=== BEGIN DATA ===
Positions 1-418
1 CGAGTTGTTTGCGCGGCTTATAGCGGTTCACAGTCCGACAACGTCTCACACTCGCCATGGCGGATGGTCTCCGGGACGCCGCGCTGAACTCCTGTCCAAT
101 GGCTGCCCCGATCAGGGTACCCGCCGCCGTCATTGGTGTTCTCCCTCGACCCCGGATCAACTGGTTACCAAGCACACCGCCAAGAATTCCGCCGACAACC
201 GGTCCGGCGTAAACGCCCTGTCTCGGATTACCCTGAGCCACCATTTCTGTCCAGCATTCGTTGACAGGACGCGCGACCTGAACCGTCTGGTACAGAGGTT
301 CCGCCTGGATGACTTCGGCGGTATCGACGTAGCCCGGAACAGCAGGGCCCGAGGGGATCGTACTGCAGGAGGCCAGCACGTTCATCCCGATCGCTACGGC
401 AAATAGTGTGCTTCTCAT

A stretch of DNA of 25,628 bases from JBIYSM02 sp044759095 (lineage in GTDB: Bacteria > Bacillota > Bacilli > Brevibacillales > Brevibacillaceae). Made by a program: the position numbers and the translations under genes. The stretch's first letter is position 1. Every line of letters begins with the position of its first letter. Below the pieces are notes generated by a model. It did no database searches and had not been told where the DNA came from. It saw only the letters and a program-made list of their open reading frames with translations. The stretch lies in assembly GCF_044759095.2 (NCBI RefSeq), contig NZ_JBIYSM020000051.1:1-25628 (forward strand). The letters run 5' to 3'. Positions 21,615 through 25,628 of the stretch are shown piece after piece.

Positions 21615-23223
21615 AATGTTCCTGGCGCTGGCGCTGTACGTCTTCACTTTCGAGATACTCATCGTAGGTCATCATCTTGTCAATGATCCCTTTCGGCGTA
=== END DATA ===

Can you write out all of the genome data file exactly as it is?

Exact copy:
Positions 1-418
1 CGAGTTGTTTGCGCGGCTTATAGCGGTTCACAGTCCGACAACGTCTCACACTCGCCATGGCGGATGGTCTCCGGGACGCCGCGCTGAACTCCTGTCCAAT
101 GGCTGCCCCGATCAGGGTACCCGCCGCCGTCATTGGTGTTCTCCCTCGACCCCGGATCAACTGGTTACCAAGCACACCGCCAAGAATTCCGCCGACAACC
201 GGTCCGGCGTAAACGCCCTGTCTCGGATTACCCTGAGCCACCATTTCTGTCCAGCATTCGTTGACAGGACGCGCGACCTGAACCGTCTGGTACAGAGGTT
301 CCGCCTGGATGACTTCGGCGGTATCGACGTAGCCCGGAACAGCAGGGCCCGAGGGGATCGTACTGCAGGAGGCCAGCACGTTCATCCCGATCGCTACGGC
401 AAATAGTGTGCTTCTCAT

A stretch of DNA of 25,628 bases from JBIYSM02 sp044759095 (lineage in GTDB: Bacteria > Bacillota > Bacilli > Brevibacillales > Brevibacillaceae). Made by a program: the position numbers and the translations under genes. The stretch's first letter is position 1. Every line of letters begins with the position of its first letter. Below the pieces are notes generated by a model. It did no database searches and had not been told where the DNA came from. It saw only the letters and a program-made list of their open reading frames with translations. The stretch lies in assembly GCF_044759095.2 (NCBI RefSeq), contig NZ_JBIYSM020000051.1:1-25628 (forward strand). The letters run 5' to 3'. Positions 21,615 through 25,628 of the stretch are shown piece after piece.

Positions 21615-23223
21615 AATGTTCCTGGCGCTGGCGCTGTACGTCTTCACTTTCGAGATACTCATCGTAGGTCATCATCTTGTCAATGATCCCTTTCGGCGTA